Essentially, factoring enables businesses to expand without exhausting cashflow, as finance is made available in line with the level of its sales.
Invoice Discounting is an alternative method of factoring that enables you to keep the arrangement from your customers (so they are unaware that a factoring company is involved). Invoices are still funded by the factoring company, but you are responsible for collecting payment of them.
Reasons For Business Failure: Why Do Businesses Fail?
Half of the UK’s small businesses fail within the first three years because of cash flow problems. They either run out of money or run out time. Consumer debt may be rising and personal bankruptcies increasing as a direct result, but company insolvencies are also on the increase.
So why do businesses fail?
The main reason is money: lack of it, or lack of it when it’s most needed (for example, work may have been completed and invoiced for, but that invoice may not be paid for up to 60 days, and creditors may want their own payments from you immediately. There are many solutions to help businesses improve their cash flow, from factoring and invoice discounting to more effective budgeting, but many businesses leave it too late. And it is small businesses who suffer most, as they are less easy to rescue than larger companies.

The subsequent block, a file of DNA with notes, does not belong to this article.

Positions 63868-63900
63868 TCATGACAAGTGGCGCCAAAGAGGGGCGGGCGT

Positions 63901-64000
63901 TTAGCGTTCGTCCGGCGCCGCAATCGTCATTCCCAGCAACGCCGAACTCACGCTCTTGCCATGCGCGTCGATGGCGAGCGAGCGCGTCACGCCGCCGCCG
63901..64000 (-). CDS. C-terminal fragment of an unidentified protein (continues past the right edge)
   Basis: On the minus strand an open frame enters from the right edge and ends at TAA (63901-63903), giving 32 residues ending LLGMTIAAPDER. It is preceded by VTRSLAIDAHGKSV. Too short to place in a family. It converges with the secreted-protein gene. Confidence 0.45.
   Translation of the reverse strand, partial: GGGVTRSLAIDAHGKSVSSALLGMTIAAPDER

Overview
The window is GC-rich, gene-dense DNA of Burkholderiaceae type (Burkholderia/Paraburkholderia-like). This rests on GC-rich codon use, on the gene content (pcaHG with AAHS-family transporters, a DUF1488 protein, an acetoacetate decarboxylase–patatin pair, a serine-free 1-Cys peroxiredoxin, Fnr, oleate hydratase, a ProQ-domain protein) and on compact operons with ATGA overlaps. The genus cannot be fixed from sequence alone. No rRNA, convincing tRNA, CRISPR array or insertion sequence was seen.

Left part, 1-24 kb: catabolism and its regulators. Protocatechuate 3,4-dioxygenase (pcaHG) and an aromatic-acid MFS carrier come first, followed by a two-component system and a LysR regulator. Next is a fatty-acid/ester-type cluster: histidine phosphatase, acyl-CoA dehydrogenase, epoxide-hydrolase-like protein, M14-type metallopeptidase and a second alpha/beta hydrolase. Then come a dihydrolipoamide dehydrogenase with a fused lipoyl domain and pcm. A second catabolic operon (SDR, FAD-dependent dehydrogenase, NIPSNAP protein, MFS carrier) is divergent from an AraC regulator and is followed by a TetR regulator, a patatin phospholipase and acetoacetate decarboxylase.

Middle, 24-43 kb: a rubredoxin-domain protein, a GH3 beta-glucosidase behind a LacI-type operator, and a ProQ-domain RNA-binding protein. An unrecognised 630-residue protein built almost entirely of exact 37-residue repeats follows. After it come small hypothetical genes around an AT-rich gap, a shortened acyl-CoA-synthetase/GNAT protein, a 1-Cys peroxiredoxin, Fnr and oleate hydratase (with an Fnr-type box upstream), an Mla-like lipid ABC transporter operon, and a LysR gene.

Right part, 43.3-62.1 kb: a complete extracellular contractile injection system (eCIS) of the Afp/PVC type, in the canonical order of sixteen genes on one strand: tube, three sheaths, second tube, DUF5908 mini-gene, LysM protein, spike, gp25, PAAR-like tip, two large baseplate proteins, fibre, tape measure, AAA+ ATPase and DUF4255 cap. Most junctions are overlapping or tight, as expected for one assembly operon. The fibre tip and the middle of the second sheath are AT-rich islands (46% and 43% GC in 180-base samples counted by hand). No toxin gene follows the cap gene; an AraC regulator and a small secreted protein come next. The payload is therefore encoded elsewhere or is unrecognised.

Poor management, poor accounting systems, poor market research – they all share the blame for business failure. And losing control of a market due to competitor strength is another key reason. Manufacturing, retail and transport and communication businesses can be affected my natural disasters in countries where materials and products are sourced from or a weak pound on the stock exchange.
Other key reasons for business failure include:
There are many more reasons, from rising stock levels and static sales to contract disputes and under pricing.
And the best way to avoid them all is to plan ahead. However, if you do find yourself facing business failure, you have two main choices, and the earlier you deal with problems the more likely you will be of avoiding insolvency.
You can either opt for company survival or for company closure. Two procedures are available for those seeking to rescue the company and two for those ending the company.
Saving The Company
If you believe you can rescue your company, there are various solutions to help you do so. Your choices boil down to putting the company into Adminstration or opting for a Company Voluntary Arrangement.
One company saving procedure is Administration which acts as a bandage, temporarily holding the business together while business rescue plans are drawn up to solve financial issues and restructure the company.
As soon as you make an application for Administration through the high court, the assets the company has are protected and the company is given immediate protection from all creditors while a plan of action is established and implemented.